Peter Hibberd, M.D., is a doctor whose advice is based on more than 28 years of hospital outpatient and inpatient experience. He is an experienced emergency medicine physician, surgeon, and consultant. Dr. Hibberd is certified by the American Board of Emergency Medicine. He is also a fellow and active member of the American Academy of Family Physicians, an active member of the American College of Emergency Physicians, and a member and fellow of the American Academy of Emergency Medicine. Dr. Hibberd has earned numerous national and international professional certifications, memberships, and awards.
Tags: health | hibberd | cholesterol | crestor | statin

Switch Statins to Avoid Side Effects

Tuesday, 24 Nov 2009 09:42 AM


Question: I am 63 and eat very healthy. In January my doctor insisted I go on Crestor because my cholesterol was a little over 200. By April I was vomiting regularly and quit. I really don't want any statins. High cholesterol seems to be a family thing and most of my family lived into their 90s.

Dr. Hibberd's Answer:

All statins are not the same. I certainly wouldn't use Crestor again due to your severe side effects, but you might be able to try another as long as your physician agrees. Be sure to start with a low dose and escalate slowly. Do NOT use grapefruit juice or extracts. Grapefruit juice will elevate your drug level and predispose you to side effects. There is good evidence that statins do deplete our stores of CoQ10 predisposing some to muscle cramps, so you might want to consider daily supplementation of your statin with 50 to 100mg of CoQ10 daily if your doctor agrees. So, get baseline lab, then with your physician’s approval, start your substitute statin. I would prefer Lipitor, which has extensive experience and studies to back its safety.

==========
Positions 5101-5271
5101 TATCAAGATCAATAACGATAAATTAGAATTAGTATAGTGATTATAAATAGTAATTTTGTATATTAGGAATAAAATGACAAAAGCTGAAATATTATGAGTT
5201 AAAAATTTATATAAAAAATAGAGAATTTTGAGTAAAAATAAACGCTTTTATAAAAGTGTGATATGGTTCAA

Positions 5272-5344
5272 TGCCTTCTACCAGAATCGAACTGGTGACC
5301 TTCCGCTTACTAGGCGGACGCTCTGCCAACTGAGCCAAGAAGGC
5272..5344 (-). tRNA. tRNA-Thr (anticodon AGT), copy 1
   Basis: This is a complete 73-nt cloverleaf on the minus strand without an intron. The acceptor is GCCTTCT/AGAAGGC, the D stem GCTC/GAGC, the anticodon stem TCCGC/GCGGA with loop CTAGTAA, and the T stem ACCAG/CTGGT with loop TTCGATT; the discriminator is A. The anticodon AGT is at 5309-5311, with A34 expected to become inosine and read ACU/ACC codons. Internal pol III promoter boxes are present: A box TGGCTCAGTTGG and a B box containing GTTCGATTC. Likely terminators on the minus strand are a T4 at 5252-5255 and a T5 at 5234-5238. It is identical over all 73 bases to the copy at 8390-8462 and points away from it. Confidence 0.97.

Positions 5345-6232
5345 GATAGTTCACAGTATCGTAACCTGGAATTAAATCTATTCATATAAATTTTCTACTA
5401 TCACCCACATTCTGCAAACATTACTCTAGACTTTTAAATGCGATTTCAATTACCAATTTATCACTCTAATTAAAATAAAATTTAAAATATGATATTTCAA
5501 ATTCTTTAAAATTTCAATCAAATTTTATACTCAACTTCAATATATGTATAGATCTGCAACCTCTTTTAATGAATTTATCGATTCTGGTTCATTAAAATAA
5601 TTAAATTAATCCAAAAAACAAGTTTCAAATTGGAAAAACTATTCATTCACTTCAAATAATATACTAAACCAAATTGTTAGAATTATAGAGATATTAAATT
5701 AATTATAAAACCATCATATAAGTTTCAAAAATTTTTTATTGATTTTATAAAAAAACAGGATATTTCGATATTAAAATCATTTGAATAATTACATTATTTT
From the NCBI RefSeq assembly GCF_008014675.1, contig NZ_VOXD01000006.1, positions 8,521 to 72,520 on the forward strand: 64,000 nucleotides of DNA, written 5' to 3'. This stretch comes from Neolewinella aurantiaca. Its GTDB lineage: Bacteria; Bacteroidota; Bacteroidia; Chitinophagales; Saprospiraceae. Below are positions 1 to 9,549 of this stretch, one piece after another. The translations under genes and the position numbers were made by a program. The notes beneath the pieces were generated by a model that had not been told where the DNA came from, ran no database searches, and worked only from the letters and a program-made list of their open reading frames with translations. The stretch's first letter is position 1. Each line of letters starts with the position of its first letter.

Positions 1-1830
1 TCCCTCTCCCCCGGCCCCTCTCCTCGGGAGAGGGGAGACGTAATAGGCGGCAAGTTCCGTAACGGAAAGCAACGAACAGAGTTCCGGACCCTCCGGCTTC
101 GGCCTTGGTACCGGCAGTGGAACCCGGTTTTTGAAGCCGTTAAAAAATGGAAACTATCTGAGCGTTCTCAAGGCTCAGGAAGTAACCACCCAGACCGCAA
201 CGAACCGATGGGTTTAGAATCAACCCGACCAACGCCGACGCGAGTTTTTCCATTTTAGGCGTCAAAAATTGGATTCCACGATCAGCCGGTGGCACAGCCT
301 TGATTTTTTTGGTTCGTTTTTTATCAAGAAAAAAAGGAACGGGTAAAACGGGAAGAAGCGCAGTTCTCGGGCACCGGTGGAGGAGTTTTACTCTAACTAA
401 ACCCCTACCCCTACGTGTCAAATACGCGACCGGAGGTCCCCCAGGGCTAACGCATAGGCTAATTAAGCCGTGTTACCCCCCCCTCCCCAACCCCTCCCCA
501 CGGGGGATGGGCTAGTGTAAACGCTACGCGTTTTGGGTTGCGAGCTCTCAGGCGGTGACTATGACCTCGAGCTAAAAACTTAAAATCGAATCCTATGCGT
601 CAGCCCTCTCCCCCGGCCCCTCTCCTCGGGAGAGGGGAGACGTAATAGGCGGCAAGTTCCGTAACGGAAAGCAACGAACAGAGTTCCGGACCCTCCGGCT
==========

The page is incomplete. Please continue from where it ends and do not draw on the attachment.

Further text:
I presume your cholesterol levels call for drug treatment, but I certainly cannot support prescribing statins without your full profile that includes LDL, HDL, and triglyceride levels fasting. While statins are not the only choice, they are certainly the most cost effective and side effect neutral choice for lipid conditions that require managing by a prescription drug. If you are uncomfortable with statins, consult your physician about the suitability of other lipid-lowering meds, such as niacin. Also, a diet high in soluble fiber will improve cholesterol values by as much as 10 percent, and soluble fiber supplements may improve this even further in selected patients.











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Dr-Hibberd
All statins are not the same. I certainly wouldn't use Crestor again due to your severe side effects, but you might be able to try another as long as your physician agrees. Be sure to start with a low dose and escalate slowly.
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2009-42-24
Tuesday, 24 Nov 2009 09:42 AM
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